Depression is a complex mental health issue that affects people in different ways. Despite being more prevalent than ever, many individuals still struggle to understand and respond to depression. However, therapy can provide individuals with a safe space to work through their struggles and build a healthier self.
In Part Two, we discuss how therapy can help individuals cope with depression and offer strategies for support.
Depression looks and feels different for everyone; making it a complex journey. As a society, we are shown what depression is supposed to look like through the media. In today’s time, we have access to the world in the palm of our hands, showing us that depression is a lot more prevalent across all ages and backgrounds. Treating depression through therapy can help with the process of building a healthier self. It helps those who experience depression through compassion and teaches them that what they feel is valid. Being a support where the person can feel safe and comfortable to work through their hardships and complexities is vital. Focusing on safety and physical health is also a crucial part of the journey. Helping someone get to a place where they feel like they have two feet on the ground is a step in the direction of healing.
Depression symptoms and their severity vary in my client population, depending on who the client is. Depression can also sometimes be accompanied by anxiety, further complicating the client’s ability to understand why they feel like they do. Often described as distressing or debilitating, clients describe being frustrated and overwhelmed by an inability to first understand, and then to effectively respond to their symptoms.
In my role, one of the most important first steps when working with depressed clients is entering into a strong and clear safety plan, which I revisit in each session with the client. Next, validating my clients’ feelings about their symptoms helps to forge an important alignment between us as we work together to find effective ways to respond to and manage symptoms. Supporting the client as they explore the “whys” of their depression, seems to help them feel less alone in an environment that is set up with them as the priority. Reminding clients of their strengths, and their victories (no matter how small they may feel), sometimes builds courage and helps the client feel they can gain some understanding about their depression, and then a path forward in managing it.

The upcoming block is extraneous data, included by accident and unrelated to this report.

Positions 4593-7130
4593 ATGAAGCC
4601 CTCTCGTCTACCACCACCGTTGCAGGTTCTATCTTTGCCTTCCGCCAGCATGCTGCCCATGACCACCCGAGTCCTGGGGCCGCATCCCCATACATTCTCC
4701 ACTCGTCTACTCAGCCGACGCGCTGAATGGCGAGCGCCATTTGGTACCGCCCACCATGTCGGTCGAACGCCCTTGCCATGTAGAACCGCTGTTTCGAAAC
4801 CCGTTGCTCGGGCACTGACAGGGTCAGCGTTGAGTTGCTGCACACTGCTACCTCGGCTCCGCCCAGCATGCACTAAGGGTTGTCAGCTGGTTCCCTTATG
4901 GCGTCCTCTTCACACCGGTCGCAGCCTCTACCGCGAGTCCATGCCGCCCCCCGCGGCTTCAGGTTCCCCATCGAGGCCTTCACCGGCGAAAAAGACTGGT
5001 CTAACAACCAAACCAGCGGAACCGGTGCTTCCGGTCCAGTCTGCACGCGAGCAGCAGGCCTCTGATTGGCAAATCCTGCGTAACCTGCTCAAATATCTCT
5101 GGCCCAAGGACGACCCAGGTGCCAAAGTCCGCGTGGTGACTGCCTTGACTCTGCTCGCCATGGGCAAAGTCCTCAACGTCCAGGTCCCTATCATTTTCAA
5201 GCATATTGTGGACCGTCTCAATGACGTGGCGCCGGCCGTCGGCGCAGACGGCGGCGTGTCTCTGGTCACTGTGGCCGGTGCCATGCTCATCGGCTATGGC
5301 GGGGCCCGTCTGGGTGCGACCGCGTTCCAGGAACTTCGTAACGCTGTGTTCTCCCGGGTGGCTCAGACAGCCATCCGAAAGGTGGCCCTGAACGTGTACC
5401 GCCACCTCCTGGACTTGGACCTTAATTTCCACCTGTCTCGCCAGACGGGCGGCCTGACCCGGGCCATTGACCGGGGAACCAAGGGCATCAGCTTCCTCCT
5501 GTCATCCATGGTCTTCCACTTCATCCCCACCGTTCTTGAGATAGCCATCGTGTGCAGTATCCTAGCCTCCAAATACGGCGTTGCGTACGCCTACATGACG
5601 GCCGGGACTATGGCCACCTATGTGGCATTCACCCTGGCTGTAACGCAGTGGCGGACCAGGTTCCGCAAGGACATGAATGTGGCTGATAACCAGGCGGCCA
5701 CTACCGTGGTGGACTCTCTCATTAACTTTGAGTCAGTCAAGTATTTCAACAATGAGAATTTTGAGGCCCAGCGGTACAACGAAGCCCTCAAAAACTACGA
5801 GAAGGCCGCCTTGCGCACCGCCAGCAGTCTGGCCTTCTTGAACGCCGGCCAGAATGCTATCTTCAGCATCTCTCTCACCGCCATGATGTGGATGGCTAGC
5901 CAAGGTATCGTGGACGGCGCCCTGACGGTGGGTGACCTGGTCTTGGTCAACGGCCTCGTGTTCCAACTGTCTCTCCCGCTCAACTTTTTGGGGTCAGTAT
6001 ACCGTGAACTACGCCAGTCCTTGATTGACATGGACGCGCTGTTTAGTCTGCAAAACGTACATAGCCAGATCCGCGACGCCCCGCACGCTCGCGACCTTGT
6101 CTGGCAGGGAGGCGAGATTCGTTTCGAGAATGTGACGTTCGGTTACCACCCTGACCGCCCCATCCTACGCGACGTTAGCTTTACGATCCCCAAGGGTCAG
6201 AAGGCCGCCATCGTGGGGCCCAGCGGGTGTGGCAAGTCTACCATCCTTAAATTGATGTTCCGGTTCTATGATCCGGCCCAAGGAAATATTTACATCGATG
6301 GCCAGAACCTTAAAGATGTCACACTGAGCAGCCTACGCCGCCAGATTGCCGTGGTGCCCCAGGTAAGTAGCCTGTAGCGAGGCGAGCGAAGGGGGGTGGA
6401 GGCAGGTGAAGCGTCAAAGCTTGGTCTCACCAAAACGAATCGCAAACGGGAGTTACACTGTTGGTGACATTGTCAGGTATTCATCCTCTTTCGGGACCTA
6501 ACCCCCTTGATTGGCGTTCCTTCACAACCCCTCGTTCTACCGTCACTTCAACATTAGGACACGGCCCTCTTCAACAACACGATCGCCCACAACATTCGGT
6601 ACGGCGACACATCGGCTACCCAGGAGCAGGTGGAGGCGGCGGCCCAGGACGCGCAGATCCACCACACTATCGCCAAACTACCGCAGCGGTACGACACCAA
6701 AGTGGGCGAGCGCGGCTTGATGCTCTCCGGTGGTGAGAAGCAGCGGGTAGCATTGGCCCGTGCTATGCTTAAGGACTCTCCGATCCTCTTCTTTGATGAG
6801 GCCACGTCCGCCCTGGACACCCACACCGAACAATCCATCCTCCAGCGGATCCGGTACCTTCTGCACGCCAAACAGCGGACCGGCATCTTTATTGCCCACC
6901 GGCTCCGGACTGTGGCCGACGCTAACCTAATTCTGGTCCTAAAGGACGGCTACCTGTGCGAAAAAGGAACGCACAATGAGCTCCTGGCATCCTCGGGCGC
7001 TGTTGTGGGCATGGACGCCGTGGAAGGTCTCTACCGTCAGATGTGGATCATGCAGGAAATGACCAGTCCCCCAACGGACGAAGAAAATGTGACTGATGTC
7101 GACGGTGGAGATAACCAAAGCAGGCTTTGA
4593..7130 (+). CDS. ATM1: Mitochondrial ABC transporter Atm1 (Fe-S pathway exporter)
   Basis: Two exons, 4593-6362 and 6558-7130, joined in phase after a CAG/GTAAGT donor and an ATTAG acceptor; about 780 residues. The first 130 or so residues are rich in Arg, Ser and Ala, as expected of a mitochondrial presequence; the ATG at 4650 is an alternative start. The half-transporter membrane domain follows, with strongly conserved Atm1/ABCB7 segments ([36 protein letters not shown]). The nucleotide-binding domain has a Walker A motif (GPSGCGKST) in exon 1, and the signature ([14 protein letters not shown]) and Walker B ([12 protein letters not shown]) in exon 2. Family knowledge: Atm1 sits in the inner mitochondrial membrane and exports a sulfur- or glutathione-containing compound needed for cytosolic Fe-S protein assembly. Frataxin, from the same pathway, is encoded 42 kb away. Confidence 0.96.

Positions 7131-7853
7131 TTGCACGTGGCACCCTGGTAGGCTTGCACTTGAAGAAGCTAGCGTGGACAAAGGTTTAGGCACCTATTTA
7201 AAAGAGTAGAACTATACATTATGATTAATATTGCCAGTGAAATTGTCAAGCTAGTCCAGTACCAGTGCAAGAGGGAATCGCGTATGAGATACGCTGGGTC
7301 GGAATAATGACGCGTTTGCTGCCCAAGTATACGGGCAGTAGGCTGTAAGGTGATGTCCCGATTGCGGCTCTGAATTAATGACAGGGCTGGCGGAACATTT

It is important to spend time in whatever area the client wants to explore, not rushing them through the process. In session may be the only place the client feels safe enough to even discuss their feelings. Encouraging the client to use the safety of the counseling space to confront their depression allows them to feel supported by the clinician while also being vulnerable in a safe space. Understanding and patience are necessities as the client and clinician work together to gain control of these symptoms.
I think of mental health as a table that is held up by three legs: sleep, nutrition, and exercise. Depression can be especially tricky because it places each of these legs on unstable ground. We become dysregulated by sleeping way too much or way too little, eating too much or not enough, or having such diminished energy that we avoid exercise. And because of how this dysregulation can knock us out of whack, much of the initial treatment of depression involves taking time to make sure that each leg is rebuilt in a sustainable way. Because the reality is — until these legs are sturdy, our brain isn’t receiving the basic resources that it needs to heal.
The initial phases of therapy for depression can look like the smallest, baby steps, which can feel frustrating for someone who is so desperate to escape the darkness. I might sit with a client and help them plan exactly how they can incorporate 5 minutes of movement into their day, or help a client commit to eating 3 meals a day. Despite how insignificant these steps may feel, they can be life-giving.
And then… once we’re back to the baseline in these three areas, we can do the deeper work.
Until next time, Be Wise!
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“Supporting the mental health of the kids and teens in our community is one of the most challenging and also one of the most important jobs anyone could have. And I see your team doing it with both skill and enthusiasm.Our family could not be more fortunate to have found your practice 3 years ago.
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Thank you for doing what you do for so many people.”—from the parent of two former clients (siblings)— Parent of two former clients (siblings)